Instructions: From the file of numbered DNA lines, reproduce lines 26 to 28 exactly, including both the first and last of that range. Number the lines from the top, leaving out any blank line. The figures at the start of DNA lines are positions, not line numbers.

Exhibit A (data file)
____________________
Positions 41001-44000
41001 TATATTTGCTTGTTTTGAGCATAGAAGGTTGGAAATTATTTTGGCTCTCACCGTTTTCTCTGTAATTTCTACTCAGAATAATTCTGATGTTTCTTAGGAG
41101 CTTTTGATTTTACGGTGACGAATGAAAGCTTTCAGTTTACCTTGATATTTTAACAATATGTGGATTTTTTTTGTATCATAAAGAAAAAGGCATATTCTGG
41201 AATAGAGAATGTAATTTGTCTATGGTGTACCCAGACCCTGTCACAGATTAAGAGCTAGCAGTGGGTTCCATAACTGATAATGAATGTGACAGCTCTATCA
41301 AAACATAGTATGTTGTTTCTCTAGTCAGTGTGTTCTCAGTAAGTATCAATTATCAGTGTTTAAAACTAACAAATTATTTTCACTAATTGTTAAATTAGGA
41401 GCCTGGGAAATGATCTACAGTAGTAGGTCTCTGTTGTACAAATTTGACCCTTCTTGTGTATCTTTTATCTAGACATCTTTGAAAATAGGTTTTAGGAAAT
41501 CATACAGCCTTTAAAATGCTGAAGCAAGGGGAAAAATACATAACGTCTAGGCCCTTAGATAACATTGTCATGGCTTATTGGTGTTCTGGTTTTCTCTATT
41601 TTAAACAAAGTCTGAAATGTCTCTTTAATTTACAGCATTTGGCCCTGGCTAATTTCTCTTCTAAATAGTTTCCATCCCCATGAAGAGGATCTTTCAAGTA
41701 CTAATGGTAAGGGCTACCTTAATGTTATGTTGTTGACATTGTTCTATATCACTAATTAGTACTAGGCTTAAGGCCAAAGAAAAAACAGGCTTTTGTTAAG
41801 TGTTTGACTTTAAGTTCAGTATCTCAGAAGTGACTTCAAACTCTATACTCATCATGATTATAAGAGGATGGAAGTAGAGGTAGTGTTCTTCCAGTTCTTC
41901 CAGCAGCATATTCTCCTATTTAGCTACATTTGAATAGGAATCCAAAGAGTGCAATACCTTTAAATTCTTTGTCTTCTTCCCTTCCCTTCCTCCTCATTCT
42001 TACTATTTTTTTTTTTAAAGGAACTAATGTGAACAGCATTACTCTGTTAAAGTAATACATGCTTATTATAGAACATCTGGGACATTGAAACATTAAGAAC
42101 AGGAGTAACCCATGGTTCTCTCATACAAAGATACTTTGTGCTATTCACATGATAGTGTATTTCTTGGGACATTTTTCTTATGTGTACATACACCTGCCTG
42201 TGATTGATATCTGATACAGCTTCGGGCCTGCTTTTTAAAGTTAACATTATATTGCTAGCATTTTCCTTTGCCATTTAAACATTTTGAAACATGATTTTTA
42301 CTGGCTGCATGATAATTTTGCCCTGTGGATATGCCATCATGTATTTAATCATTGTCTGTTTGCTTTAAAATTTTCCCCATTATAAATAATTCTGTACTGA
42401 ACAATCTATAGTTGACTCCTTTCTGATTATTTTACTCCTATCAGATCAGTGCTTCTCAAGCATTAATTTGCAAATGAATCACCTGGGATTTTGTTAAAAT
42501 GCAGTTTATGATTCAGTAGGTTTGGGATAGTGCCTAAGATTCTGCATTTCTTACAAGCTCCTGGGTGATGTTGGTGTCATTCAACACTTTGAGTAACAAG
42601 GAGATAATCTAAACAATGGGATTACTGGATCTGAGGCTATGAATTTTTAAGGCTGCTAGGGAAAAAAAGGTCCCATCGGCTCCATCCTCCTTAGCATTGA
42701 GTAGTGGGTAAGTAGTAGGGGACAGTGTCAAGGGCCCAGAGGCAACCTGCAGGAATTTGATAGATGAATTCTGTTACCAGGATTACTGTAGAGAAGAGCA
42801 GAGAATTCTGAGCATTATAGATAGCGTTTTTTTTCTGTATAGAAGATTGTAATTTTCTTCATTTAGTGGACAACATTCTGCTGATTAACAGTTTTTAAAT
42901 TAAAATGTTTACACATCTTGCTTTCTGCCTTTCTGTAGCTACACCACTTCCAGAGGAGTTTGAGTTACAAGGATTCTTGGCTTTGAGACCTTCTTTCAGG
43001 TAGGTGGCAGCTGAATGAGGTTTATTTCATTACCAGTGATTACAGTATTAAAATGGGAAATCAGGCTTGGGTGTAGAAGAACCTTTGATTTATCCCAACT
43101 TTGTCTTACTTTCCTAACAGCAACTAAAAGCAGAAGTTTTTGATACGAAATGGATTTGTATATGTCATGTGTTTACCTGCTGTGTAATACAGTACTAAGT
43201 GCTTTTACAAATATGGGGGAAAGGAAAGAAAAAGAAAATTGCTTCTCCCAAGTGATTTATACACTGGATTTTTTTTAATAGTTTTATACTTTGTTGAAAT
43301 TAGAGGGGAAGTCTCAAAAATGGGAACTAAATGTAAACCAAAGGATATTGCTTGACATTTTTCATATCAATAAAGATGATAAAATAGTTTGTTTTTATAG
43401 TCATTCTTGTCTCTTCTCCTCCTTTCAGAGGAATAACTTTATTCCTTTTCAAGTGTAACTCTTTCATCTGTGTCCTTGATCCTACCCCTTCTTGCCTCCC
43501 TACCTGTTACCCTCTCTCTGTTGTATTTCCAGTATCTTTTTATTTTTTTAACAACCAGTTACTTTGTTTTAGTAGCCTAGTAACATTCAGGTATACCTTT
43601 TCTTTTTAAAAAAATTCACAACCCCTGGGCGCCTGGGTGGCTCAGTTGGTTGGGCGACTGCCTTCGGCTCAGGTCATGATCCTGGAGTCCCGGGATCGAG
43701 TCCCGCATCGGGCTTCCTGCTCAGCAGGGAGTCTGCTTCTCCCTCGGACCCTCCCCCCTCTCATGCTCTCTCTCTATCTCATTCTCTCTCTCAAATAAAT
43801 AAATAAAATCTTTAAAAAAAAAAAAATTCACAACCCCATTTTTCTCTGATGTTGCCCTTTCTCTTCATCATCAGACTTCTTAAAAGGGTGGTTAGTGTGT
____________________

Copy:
43401 TCATTCTTGTCTCTTCTCCTCCTTTCAGAGGAATAACTTTATTCCTTTTCAAGTGTAACTCTTTCATCTGTGTCCTTGATCCTACCCCTTCTTGCCTCCC
43501 TACCTGTTACCCTCTCTCTGTTGTATTTCCAGTATCTTTTTATTTTTTTAACAACCAGTTACTTTGTTTTAGTAGCCTAGTAACATTCAGGTATACCTTT
43601 TCTTTTTAAAAAAATTCACAACCCCTGGGCGCCTGGGTGGCTCAGTTGGTTGGGCGACTGCCTTCGGCTCAGGTCATGATCCTGGAGTCCCGGGATCGAG